Brand integration within the customer retail experience

Fewer logos – but more brand.

With brands working harder than ever to engage with consumers at home and on the go, success depends on their bricks and mortar stores reinforcing the brand message and living up to consumers’ expectations. The key? Strategic brand integration.

Integrating your brand into a physical space is an opportunity to create an immersive experience for consumers, to reinforce your brand message and deliver on its promise. To do it effectively requires an understanding of what the brand represents, physically and emotionally and, therefore, what customers expect of it.

“Brand is a promise; the big idea and the expectations that reside in each customer’s mind about a product, service or company,” says BRANDPARTNERS Creative Director, Chris Norris. “A superior brand is a sum of all its parts: products, services, philosophy, name, story, employees, customer value and visual identity. It is an integration of multiple components and a means of differentiating a company’s products and services from its competitors, with the end goal of connecting with people.”

Consistency is crucial to cut-through in today’s cluttered world: as a message becomes familiar the subconscious recognises it more easily and requires less energy to understand the proposition. A retail environment should therefore reflect and amplify a brand, and requires more than simply scattering your logo around. “What is more important is closing the deal with the customer, so deliver on your brand promise.”

Consider how a multi-sensory retail approach could reflect your brand values. Use of colour (including and complementary to your brand palette for familiarity), style of furniture, quality of product and the way in which it is presented, how interaction takes place with sales staff or in-store experts, music and even scent all help build the physical manifestation of a brand.

A living wall of plants reinforces the ‘green-ness’ of an eco-friendly brand, brightly coloured portable furniture like ottomans is ideal for an exuberant youth brand, while formal furniture in earthy tones and polished wooden cabinetry speaks to a premium lifestyle brand. “If your brand’s proposition is ‘best price’ then your retail racking should reflect that, perhaps in a warehouse style setting, whereas high quality consumer products should be presented with generous space and in more of a home/lifestyle setting.”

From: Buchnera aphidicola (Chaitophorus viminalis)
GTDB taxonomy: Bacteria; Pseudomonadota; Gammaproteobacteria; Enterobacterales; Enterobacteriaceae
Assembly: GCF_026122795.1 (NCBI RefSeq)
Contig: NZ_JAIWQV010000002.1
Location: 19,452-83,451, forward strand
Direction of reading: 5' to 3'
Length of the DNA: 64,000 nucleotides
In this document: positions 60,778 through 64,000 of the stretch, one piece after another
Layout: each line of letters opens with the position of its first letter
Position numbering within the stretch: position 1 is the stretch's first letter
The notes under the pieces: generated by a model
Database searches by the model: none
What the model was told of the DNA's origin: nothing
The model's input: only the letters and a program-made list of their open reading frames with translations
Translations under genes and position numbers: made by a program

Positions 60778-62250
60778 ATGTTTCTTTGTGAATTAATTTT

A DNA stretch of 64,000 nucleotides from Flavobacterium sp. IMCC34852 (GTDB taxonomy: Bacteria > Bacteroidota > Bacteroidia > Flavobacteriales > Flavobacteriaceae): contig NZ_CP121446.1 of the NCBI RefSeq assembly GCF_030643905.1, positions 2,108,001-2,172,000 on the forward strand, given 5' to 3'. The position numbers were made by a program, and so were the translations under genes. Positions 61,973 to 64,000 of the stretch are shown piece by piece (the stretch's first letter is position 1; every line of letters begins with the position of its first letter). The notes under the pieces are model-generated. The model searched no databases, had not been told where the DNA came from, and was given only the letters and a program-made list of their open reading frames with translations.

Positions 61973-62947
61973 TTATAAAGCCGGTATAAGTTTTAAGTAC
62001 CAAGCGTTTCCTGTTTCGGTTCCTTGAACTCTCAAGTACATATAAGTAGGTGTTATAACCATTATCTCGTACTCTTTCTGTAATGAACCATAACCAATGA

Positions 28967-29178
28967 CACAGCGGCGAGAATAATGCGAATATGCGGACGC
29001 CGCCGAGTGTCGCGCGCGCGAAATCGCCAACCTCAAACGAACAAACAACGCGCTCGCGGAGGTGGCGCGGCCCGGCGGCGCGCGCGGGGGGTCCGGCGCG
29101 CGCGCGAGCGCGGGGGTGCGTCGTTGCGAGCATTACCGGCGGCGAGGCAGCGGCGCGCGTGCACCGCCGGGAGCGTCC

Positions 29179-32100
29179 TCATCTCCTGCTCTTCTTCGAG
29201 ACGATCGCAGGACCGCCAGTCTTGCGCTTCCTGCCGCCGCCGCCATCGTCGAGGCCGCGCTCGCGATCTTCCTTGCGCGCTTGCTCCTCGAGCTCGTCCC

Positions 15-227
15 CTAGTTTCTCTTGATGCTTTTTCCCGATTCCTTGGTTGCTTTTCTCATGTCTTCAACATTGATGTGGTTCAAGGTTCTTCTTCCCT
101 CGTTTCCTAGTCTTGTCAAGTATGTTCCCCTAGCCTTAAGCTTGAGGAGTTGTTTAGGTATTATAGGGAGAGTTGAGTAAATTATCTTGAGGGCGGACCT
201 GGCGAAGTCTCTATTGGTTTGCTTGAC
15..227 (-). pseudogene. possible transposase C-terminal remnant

Brand integration isn’t just for customer-facing areas, either. ASB recently asked BRANDPARTNERS to create a bike station for their GenY staff team. Bikes and helmets were housed in a custom-made cabinet at ASB’s Wynyard Quarter Head Office in downtown Auckland. With the cabinet, bikes and helmets in matte black, discreet use of ASB’s yellow and the company’s GenY logo kept it on brand. “The idea was for staff to go for a ride around the city during their lunch break or up to a local branch,” explains BRANDPARTNERS Account Manager Stefan Merlo. “We kept the design minimal and tasteful, but it was still recognisably ASB.”

BRANDPARTNERS also redesigned the administrative areas at Pak’nSave’s Albany Store. BRANDPARTNERS Account Manager Rochelle King says while the Pak’nSave staff culture is strong, there was a disconnect between the retail areas and the office, which was grey with different coloured chairs and tables. “We’ve brought the brand into the admin side without it screaming Pak’nSave everywhere. The board room table looks like a shipping pallet but is actually a functional table, the wall elements are [Pak’nSave] black and yellow, with products sitting on the same shelves you’ll see in-store and Stickman pops up occasionally too. Although this time the humorous Stickman comments are focused towards the business rather than the customer, because that suits this audience.”

Black tables and chairs have been introduced to the HR area, too, along with a wall unit with yellow panels in the store shelving style. “It’s functional and looks like Pak’nSave, but doesn’t scream it [with a logo],” explains King. “Now you have that same feeling in the admin side as you do when you’re in-store – it just connects all the pieces.”

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